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  #106  
Old 12-06-2022, 04:04 PM
KeithO KeithO is offline
 
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The quote finally came in for the Centaflex coupling. Will order it tomorrow.
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  #107  
Old 12-06-2022, 04:09 PM
Cumulo Cumulo is offline
 
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Location: KHMT
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Great start, Keith on the FEA. Would take me days to get that far from a cold start.
I wish there was a free engine dynamics program as well. I have used an electrical circuit simulator LTspice to do it, but the results are hard to interpret. It involves converting mass, elasticity, friction into capacitance, inductance and resistance. The resulting circuitry is fairly simple, but as I say, hard to interpret and no real visual output.

As an aside, I flew behind a geared engine decades ago for many hundreds of hours, a Lycoming GO-145, as smooth as an electric motor. It had problems, but nothing to do with the gearing. Loved it. For the TV solution, it had four enormous pendulous dampers on the crank. The crank gear ran inside the prop gear at a ratio of 17 to 27. No shutdown shudder, no soft components, but a lot of clunk sounds starting and stopping.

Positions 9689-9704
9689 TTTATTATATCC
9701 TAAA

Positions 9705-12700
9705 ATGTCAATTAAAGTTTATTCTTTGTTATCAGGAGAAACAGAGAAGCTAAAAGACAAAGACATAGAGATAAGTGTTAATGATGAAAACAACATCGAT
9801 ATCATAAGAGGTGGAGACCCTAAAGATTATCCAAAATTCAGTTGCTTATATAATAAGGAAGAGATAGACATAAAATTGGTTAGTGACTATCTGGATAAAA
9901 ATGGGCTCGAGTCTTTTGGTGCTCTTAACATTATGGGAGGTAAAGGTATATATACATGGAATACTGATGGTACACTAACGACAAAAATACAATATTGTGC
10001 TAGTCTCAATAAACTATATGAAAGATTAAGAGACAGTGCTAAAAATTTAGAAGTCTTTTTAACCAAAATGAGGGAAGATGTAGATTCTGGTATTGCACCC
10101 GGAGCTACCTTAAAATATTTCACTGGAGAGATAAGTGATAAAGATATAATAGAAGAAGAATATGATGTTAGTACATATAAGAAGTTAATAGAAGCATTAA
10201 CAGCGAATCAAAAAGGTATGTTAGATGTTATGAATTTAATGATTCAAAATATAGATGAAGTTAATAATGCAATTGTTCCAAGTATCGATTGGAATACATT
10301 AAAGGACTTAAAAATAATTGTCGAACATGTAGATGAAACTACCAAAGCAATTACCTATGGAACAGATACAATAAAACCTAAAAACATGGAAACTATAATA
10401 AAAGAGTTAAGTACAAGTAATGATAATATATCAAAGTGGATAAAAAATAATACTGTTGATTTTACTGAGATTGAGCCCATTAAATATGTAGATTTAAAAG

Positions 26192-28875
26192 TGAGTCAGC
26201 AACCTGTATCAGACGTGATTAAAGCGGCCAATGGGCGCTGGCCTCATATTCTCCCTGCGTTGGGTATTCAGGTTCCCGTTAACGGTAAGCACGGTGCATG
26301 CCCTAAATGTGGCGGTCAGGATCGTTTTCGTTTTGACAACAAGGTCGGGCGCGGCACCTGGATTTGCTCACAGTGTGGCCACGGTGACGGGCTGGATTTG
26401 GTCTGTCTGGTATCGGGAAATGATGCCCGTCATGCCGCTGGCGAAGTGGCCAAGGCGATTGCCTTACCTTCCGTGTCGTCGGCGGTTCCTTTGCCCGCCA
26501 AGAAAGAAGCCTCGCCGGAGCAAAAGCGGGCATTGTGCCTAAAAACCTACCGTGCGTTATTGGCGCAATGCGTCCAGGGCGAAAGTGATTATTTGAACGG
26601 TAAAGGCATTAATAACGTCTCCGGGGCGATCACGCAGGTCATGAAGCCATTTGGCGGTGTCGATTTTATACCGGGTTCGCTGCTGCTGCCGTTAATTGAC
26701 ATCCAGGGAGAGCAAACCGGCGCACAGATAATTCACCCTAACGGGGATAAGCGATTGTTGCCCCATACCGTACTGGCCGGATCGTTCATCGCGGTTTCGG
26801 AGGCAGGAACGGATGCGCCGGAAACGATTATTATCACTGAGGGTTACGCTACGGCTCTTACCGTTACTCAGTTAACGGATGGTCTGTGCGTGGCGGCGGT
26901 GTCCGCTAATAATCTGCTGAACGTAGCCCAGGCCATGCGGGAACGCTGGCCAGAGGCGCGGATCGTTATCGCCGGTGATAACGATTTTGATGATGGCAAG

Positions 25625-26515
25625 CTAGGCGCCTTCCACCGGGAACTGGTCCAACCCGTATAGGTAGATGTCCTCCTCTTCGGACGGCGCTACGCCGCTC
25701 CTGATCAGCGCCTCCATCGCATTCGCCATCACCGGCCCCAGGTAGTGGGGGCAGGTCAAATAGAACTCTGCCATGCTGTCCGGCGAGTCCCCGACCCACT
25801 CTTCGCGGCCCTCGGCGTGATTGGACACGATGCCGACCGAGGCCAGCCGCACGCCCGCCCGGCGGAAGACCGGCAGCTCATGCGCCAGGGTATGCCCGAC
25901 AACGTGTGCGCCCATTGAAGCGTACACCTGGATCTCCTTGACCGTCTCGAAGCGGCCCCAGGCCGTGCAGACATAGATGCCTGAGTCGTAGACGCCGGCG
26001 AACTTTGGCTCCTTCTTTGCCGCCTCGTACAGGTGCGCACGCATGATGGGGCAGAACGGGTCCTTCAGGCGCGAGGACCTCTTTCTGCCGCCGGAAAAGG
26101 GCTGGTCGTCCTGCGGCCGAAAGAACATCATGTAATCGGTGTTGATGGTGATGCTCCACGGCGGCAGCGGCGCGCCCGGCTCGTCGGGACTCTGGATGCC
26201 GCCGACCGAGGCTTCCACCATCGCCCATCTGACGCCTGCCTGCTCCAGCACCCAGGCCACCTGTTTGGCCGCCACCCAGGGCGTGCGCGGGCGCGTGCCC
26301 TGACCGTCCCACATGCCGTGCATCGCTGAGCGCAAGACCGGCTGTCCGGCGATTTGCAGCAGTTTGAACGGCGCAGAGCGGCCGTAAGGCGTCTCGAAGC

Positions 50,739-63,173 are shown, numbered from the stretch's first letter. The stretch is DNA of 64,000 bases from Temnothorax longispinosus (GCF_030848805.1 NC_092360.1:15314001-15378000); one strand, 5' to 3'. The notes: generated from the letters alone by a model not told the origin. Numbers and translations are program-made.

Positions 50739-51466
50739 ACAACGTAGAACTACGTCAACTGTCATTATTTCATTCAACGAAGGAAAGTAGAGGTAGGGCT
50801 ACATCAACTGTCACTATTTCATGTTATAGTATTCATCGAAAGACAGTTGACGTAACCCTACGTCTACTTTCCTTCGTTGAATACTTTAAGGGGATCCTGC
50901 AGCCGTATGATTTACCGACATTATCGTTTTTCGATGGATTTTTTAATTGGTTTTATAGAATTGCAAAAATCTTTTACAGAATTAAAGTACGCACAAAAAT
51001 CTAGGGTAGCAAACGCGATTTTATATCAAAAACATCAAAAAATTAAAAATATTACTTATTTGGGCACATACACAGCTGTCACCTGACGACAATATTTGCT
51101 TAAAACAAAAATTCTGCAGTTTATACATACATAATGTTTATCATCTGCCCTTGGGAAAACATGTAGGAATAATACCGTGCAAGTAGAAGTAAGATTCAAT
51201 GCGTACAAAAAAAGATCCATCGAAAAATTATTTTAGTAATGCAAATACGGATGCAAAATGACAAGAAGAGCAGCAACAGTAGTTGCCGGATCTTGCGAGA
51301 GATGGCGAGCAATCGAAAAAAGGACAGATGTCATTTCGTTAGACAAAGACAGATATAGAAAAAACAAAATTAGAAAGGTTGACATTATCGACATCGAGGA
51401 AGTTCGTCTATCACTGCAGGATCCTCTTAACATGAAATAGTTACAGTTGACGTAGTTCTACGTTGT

For an auto conversion using tuned dampers on a four cylinder, the 2nd order frequency is the big one, and therefor heavy damper weights. And since they would be busy all the time at all RPM's, would need to be well lubed. So, maybe they could be inside a hollow, lube containing flywheel. All 2nd order vibration to the gearbox could be cancelled. The idea could be carried to the 4th order at which point other frequencies would require very little mechanical consideration. Basically just DC twist going to the prop.

As I typed this out, I have begun to think this might actually be very feasible. hmm